Attention Denture Wearers Your Jawbones Are Melting Part I
January 02, 2019
By Jeffrey Jones, DDS
Amazingly, the worst thing about dentures is something that most Americans are not even aware of, let alone understand. It’s actually quite simple. It’s also quite obvious and can be easily proven. What is it? It’s the fact that everyone who has lost all their teeth is melting! Well, their jawbones are melting anyway, and they’re shrinking! Yes! Shrinking! When a human being loses a tooth, the bone in the extracted tooth area shrinks away. It happens every time, and the process starts immediately after the extraction. Within a year, the bone is about 60 percent gone and this bone loss — or shrinking — continues for the rest of the person’s life. So, when I use the words shrink, shrank, shrunken, shrinkage, or melting, it really means losing bone.
Millions of Americans report that their dentures no longer fit as well as they used to, and hundreds of millions of denture “relines,” or refittings, are done in America. Hundreds of millions! In 100 percent of these cases, the person’s bone and gums have shrunken. That’s why the denture loosened in the first place. There are a very small percentage of people who proclaim they don’t ever need refitting of their dentures. If they say it, I believe them, and I am happy they are doing well. However, they are the rare exception. I joke with my patients that I have never seen a denture that shrank. It’s the person who shrinks. They lose bone and the gums also become thinner. Melting, shrinking, it’s all the same.
The scientific phrase for this shrinking is “resorption after tooth extraction.” Google it and check it out! Patients say all kinds of incorrect things about why their denture, that used to fit, now no longer fits. I want to set the record straight. If you are wearing a denture, your bone and gums are slowly shrinking and will continue to shrink for the rest of your life. In fact, the pressure created by the denture accelerates the shrinkage and bone loss! That last fact really stinks! I’m sorry it’s all so negative and I wish I had an easier answer for you, but the proven fact is that only the presence of natural teeth or dental implants stops this process.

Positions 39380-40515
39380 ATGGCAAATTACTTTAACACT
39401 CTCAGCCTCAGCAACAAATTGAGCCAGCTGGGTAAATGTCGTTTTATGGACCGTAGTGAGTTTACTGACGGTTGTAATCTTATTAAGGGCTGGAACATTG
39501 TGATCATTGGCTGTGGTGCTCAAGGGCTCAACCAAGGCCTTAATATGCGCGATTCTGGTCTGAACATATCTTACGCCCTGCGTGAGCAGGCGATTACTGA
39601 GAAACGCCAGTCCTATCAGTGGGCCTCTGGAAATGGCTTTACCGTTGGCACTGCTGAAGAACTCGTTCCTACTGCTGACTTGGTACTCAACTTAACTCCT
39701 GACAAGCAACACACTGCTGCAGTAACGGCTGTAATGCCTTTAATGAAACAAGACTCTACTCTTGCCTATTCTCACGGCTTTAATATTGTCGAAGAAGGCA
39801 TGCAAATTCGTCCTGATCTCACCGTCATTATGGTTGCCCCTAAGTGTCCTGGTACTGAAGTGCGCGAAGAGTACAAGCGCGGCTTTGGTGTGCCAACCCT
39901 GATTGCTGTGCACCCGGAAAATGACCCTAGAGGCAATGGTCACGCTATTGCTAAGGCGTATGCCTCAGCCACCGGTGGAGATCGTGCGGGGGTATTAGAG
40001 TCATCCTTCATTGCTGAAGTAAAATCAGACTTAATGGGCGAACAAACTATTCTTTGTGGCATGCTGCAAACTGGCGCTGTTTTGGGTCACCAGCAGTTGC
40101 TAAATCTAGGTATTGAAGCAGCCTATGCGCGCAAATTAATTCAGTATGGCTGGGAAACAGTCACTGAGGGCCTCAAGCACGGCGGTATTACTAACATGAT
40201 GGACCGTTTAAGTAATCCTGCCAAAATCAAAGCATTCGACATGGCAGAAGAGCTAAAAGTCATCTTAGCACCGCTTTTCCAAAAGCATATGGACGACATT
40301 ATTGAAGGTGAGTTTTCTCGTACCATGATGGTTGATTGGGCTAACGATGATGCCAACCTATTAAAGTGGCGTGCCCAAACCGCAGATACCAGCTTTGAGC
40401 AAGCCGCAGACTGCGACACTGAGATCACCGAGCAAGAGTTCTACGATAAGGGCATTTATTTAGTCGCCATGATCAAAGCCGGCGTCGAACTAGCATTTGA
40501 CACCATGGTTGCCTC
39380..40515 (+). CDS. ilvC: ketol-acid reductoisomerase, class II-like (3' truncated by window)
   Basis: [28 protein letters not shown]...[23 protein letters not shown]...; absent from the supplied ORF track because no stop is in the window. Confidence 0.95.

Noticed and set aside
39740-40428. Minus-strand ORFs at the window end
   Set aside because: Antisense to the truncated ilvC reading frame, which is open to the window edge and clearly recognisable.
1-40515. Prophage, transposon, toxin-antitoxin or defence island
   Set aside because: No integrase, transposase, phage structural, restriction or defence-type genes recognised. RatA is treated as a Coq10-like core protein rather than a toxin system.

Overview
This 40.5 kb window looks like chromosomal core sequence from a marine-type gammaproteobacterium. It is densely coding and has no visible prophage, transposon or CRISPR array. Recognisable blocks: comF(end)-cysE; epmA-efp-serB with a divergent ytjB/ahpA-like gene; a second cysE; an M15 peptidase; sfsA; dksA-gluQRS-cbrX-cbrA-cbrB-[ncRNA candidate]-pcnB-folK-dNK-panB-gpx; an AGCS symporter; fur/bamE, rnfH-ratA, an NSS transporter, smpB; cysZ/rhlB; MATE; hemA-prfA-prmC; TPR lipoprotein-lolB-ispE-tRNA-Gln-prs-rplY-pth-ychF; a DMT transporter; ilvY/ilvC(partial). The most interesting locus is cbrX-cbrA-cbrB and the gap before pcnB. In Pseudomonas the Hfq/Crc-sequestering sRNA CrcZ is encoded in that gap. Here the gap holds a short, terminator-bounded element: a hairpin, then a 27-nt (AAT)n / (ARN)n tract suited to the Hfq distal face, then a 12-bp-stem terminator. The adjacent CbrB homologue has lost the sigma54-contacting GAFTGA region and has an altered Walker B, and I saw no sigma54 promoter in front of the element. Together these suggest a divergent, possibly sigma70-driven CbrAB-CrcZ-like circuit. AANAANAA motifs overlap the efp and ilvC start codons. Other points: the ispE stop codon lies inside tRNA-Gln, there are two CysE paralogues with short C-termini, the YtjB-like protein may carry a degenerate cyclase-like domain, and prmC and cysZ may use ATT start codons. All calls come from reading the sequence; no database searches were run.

There are obvious problems with dentures that cannot be denied. They cover the entire roof of the mouth and cover thousands of taste buds. This clearly reduces a person’s ability to taste and enjoy food. Millions of denture wearers have difficulty chewing, especially hard things, like apples, carrots, meat, or dozens of other foods. Studies show that a denture chews less than 20 percent of what natural teeth can do. A small group of denture wearers may say they can chew anything, but they are the lucky few, the fortunate exceptions to the rule.
Dentures also often result in gagging, lisping, and other speech problems; premature aging; increased wrinkles; digestive problems; and negative facial changes such as sunken cheeks. Patients often feel that dentures are too big and clunky. Many have significant pain and denture sores. Ten percent of people can’t wear dentures at all.
Dentures can impact someone not only physically, but psychologically as well. These effects include feeling older, having lower self-confidence and a poor self-image, having social difficulties, keeping the situation secret, and a constant worry of being seen without teeth. Dentures can even cause changes in personal relationships. A 2015 study by Survata showed 56 percent of denture wearers felt limitations in their work interactions, social interactions, and romantic lives.
With approximately 35-million denture wearers in America, surveys show only 30 percent are happy with their dentures. These 30 percent generally still need refittings, but at least they are happy. 70 percent report significant problems and many just put up with it and spend hundreds of dollars every year on denture glue. After all, what else can they do? The teeth are already gone. What is the answer?
To be continued…
If you can’t wait until next month for more information about solving problems with dentures, contact Jeffrey Jones, DDS, LLC at 309-454-5830 or visit By Jeffrey Jones, DDS or www.jeffjonesdentistry.com. Jeffrey Jones DDS, LLC is located at 305 S. Linden Street in Normal. Dr. Jones is a general dentist and provides state-of-the-art dentistry for all ages.
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